From today, web users will be able to access more than two million pages of 19th and 20th century history by browsing a selection of 49 British and regional newspaper titles, courtesy of the British Library.
Included in the collection are archives from the Graphic, an illustrated weekly publication which ran from 1869 to 1932. Writing on October 13 1888 after the Jack the Ripper murders, one journalist said: "To the general public it is some comfort to reflect that the late atrocities were aimed at a particular class, and that their object was not robbery. Educated persons, who have many interests and subjects of conversation, can, perhaps, scarcely realise the impression made by these occurrences on poor and ignorant people, whose lives are usually monotonous and uneventful."
Meanwhile, in the Penny Illustrated Paper, another weekly, a self-described "old-fashioned woman" explains why women want the vote: "Under these altered conditions it is a matter of paramount importance that the women who help to find the money which keeps up the State should also have a voice in the spending of that money, and more, that they should have a voice in electing the men who make the laws under which they live and which they must obey." Women would have to wait an additional 18 years before being granted the right to vote on the same terms as men.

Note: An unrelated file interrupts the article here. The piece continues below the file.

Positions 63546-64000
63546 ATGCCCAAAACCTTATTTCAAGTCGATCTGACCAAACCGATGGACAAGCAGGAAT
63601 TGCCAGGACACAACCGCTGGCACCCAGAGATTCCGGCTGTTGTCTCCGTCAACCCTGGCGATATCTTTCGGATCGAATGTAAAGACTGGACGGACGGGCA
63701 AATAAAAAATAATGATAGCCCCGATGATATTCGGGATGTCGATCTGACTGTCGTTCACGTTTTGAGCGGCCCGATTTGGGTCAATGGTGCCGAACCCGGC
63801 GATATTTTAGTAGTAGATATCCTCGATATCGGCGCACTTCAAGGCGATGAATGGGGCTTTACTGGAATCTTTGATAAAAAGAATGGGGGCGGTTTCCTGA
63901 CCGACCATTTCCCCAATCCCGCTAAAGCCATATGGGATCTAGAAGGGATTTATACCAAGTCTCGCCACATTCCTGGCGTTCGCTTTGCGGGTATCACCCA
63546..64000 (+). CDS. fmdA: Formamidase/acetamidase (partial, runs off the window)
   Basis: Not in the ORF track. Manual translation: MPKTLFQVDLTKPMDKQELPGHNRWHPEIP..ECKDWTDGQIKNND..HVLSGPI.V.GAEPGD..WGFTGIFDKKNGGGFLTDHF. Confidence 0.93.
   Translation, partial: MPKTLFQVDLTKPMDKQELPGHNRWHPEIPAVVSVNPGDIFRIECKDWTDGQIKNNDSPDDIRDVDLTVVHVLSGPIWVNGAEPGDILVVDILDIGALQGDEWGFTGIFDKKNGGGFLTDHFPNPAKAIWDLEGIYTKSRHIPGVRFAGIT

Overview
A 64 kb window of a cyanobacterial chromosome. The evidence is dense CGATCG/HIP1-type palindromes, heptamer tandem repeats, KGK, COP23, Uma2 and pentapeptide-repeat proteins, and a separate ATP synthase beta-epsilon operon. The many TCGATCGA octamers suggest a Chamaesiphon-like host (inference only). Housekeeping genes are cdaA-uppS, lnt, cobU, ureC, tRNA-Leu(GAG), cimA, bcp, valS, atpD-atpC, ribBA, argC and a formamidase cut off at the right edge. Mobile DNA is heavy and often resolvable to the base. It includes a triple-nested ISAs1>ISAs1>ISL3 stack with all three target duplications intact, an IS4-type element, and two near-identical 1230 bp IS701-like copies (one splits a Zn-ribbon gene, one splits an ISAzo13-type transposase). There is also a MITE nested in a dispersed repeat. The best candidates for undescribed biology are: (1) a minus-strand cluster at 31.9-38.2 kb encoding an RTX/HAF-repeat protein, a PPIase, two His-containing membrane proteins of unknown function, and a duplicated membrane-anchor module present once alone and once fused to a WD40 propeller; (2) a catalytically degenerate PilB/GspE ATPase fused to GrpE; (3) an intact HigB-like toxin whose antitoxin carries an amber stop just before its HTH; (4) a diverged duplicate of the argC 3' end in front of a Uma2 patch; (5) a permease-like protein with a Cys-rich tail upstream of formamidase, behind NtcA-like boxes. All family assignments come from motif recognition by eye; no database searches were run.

Other key topics, as highlighted by the British Library, include Slavery and its Abolition; Chartism; The Sepoy Mutiny; Bryant and May Match Girls' Strike; Sex and Scandal; The Napoleonic Wars; and the Crimean War.
The virtual library has been put together with the assistance of Joint Information Systems Committee (JISC) and Gale. Until at least 2010, they are committed to improving digital access to educational resources, delivering an optimum online experience for the user, as well as facilitating web-based research.
The launch of the online archives comes just one day after British Library CEO Dame Lynne Brindly responded to Lord Carter's Digital Britain report, published earlier this week. In a press release, Dame Brindly said:
"I welcome the fact that Lord Carter specifically referenced the British Library's Nineteenth British Century Newspapers digitisation programme as an example of how new business models can enable national institutions to work with commercial partners and funding bodies to make millions of pages of historic content available online to researchers and the public. We are sitting on a goldmine of content which should be considered integral to the UK's digital strategy. To support Digital Britain we need to deliver a critical mass of digitised content - sustained public investment, along with the innovative business models cited in Lord Carter's report, will enable us to achieve this."
Lord Carter's proposals on Intellectual Property (IP) regulation and improving digital literacy were also welcomed.
Registration and payment is necessary to read the majority of articles, although a limited selection is available free of charge. The library can be accessed here: http://newspapers.bl.uk/blcs
Source: British Library